Pepi and Slonina in, Turner and Ream out: How will the USMNT line up at the 2026 World Cup?

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After some encouraging displays in Qatar, the U.S. can now start planning to potentially contend for the title on home soil

Think back to what the U.S. men's national team looked like just after the 2018 World Cup. Players like Weston McKennie and Tyler Adams were still total newcomers to the senior team. Tim Weah had just earned his first cap. Yunus Musah? No American fan had ever heard of him.

The point is that much can change in a few short years, especially for a national team. And that's what makes predicting how the USMNT will look like in 2026 so hard.

But that's the nature of this business: projecting what's next. The USMNT's 2022 World Cup is officially over and, from the moment the final whistle blew against the Netherlands, the focus began to shift towards 2026.

We know some players that should be there. The USMNT is a young team, after all, one loaded with stars that might not even be in their prime even in 2026. In all likelihood, there will be plenty of familiar faces in that squad with World Cup experience from their time in Qatar.

But there will surely be some surprises. There are more Musahs out there just waiting to be found, more Tim Reams waiting for their career resurgence to catapult them toward 2026.

With that in mind, GOAL takes a look at what the U.S. XI could look like on home soil in three-and-a-half years:

  1. GK: Gabriel Slonina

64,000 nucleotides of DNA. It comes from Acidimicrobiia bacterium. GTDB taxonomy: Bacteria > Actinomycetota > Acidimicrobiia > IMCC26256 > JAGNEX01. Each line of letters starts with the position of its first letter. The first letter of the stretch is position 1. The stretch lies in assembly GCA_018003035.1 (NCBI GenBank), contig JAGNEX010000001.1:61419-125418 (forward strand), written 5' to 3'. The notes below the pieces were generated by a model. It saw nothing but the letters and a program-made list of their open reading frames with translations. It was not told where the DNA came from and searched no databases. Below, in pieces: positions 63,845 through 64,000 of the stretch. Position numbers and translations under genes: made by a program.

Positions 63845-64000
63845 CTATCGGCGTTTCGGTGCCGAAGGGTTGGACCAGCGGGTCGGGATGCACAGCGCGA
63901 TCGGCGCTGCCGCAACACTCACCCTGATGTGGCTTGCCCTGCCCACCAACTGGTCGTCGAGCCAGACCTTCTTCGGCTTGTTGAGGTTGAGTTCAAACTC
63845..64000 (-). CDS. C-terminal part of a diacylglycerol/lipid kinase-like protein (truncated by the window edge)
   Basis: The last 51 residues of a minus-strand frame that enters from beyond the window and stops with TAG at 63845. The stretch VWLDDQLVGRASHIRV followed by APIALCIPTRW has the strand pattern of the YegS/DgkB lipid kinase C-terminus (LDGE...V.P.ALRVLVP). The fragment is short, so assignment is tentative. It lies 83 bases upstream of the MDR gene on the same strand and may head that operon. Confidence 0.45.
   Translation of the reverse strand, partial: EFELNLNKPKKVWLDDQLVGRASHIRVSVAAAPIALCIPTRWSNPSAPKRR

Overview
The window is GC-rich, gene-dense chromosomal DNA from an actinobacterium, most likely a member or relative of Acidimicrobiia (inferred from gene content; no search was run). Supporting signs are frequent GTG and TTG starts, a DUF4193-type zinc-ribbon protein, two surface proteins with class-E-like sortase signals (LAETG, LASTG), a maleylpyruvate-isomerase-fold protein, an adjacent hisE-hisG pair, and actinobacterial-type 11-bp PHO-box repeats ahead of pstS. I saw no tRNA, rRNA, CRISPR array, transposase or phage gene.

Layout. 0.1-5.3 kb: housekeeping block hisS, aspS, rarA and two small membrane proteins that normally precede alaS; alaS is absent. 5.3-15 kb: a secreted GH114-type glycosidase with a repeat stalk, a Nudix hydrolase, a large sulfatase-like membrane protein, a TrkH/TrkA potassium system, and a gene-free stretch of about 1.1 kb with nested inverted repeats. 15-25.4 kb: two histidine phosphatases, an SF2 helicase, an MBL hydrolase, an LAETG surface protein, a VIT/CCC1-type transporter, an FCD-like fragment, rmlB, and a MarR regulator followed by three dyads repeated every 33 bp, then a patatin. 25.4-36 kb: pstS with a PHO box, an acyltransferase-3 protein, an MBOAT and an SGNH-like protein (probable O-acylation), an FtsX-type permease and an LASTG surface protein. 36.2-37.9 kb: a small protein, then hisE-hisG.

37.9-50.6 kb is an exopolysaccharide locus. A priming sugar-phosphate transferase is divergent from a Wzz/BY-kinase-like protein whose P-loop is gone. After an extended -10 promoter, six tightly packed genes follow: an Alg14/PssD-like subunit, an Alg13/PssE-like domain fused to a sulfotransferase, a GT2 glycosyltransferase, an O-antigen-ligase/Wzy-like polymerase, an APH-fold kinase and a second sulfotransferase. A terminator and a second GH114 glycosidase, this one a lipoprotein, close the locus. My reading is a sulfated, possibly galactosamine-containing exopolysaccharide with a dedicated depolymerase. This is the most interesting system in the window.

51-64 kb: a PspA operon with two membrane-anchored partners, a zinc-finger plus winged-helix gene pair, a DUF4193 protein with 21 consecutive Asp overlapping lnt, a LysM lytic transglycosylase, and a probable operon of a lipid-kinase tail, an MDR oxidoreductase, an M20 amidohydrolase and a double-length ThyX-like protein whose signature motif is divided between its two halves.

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    GK: Gabriel Slonina

    Just as a caveat, Matt Turner will only be 31 by the start of the next World Cup. He'll be in his goalkeeping prime and, considering the fact that he's currently at Arsenal, there's a chance he'll be playing at a very high level.

    But there's also a chance that Slonina is playing at an even higher level. His potential is just that absurd.

    He's been compared to Gianluigi Buffon despite being just 18 years old. For a teenage goalkeeper from the U.S. to be compared to arguably the best to ever do it just shows how good those in the know think Slonina can be.

    He's joining Chelsea this winter, so we'll see how the next four years go, but, make no mistake, Slonina has the potential to be the best goalkeeper the U.S. has ever seen, which really is saying something given the legends that have preceded him.

  2. LB: Antonee Robinson
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    LB: Antonee Robinson

    In theory, there are some young players coming for this spot, but Robinson is also fairly young himself.